Lukochuri Darwaza situated a little to the north of the gumti gate of the citadel of Gaur-Lakhnauti, is a Mughal building, ascribed to shah shuja, son of Emperor shahjahan, and governor of Bengal in the middle of the 17th century. The structure is in pure Mughal style. Although it has some similarity in plan with other gateways of the citadel, it is completely different in construction since it is to be entered by a iwan-type portal of four centred central arches flanked by similar arched doors on the sides. The gateway, made of brick, is rectangular in design, measuring 19.80m long and 12.90m broad. It is three storied in height and has flanking doorways in the first floor, similar to those below it, but with a flat roof above used as a naqqar khana that heralds the governor's entrance into and exit from the citadel. In the top storey, above the central arch occupying the space of the ground and first floors, are three large windows in the form of machicoulis above which are the crowning merlons typical of Mughal architecture. The entire structure is plaster-covered, and is designed in rectangular frames with muqarnas ornamentation of the Mughal type inside the hood of the central arch.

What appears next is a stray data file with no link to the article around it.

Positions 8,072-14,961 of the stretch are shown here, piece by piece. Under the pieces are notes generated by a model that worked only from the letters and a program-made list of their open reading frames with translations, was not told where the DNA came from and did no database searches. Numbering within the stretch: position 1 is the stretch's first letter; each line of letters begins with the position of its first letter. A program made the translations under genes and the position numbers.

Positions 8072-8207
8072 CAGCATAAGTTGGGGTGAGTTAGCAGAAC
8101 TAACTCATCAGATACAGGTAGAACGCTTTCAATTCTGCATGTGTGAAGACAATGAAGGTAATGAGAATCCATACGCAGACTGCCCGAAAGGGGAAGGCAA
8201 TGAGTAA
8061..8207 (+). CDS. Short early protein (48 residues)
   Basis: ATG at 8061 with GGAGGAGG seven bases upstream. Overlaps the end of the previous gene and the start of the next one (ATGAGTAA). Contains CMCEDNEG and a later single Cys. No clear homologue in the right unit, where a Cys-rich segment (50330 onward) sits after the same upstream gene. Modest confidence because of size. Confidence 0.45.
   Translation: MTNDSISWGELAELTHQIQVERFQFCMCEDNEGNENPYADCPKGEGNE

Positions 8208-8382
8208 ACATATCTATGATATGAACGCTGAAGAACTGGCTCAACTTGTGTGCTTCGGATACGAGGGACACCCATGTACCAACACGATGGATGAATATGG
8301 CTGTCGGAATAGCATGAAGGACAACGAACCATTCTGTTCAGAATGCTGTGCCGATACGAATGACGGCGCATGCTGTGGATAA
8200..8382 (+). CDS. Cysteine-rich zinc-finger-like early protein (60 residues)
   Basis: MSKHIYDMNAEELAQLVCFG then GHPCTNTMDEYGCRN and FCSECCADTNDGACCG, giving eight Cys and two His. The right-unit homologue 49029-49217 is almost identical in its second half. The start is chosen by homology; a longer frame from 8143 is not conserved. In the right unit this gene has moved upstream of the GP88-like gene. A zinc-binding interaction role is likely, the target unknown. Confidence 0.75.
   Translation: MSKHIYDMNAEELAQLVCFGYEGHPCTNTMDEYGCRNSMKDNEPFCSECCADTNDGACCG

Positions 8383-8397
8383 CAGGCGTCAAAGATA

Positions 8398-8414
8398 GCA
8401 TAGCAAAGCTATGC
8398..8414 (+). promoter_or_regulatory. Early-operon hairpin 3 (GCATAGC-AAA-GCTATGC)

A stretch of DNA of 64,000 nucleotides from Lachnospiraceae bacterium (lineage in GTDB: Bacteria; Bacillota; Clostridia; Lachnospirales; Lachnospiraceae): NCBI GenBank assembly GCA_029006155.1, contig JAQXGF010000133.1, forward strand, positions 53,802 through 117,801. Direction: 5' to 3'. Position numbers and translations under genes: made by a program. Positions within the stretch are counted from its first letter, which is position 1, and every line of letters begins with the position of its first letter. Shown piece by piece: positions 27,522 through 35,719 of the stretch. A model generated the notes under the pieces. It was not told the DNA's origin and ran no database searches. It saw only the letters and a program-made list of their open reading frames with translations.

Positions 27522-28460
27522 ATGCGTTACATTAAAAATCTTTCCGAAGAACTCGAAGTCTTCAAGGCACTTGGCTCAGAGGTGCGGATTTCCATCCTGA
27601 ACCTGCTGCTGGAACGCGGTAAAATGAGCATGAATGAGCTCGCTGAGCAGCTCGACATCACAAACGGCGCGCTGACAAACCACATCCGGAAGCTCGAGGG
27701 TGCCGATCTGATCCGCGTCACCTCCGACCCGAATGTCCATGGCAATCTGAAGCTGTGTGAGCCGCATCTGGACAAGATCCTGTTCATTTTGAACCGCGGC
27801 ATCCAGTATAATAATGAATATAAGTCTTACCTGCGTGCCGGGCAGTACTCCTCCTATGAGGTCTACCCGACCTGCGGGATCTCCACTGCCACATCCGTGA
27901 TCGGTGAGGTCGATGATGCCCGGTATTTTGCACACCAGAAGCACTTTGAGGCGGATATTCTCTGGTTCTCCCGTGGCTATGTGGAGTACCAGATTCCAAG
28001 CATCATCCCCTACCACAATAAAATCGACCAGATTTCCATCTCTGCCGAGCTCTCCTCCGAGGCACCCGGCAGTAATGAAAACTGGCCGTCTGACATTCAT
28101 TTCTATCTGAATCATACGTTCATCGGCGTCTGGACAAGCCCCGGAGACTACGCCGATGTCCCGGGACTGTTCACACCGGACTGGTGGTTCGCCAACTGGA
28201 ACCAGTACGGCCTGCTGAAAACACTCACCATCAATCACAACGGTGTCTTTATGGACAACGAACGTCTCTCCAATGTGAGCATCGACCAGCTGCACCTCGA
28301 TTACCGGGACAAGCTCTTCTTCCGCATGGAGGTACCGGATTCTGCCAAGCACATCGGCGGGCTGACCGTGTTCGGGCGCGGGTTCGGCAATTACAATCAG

Since there was alreadya Szultanate gateway near it to the south, what was its necessityFoodgrain The answer is simple. A Mughal subahdar would not use a Sultanate structure as a ceremonial gateway for his entrance. The gateway was symbolic of Mughal rule and represented the spirit of independence and Mughalization.
From the time of the restored Iliyas Shahis, the city expanded towards the south. So its governor felt the necessity of erecting this gateway towards that direction. Moreover, it is known that Shah Shuja often visited his patron saint shah niamatullah Wali who resided in the southern part of the city in Firuzpur quarters. The erection would have shortened his journey and also given him an opportunity to pass through the city-centre, which was then towards the east and south side of the gateway.
The name Lukochuri (Bangla) is probably a later addition, and derives from its use by children who played hide and seek in it. [ABM Husain]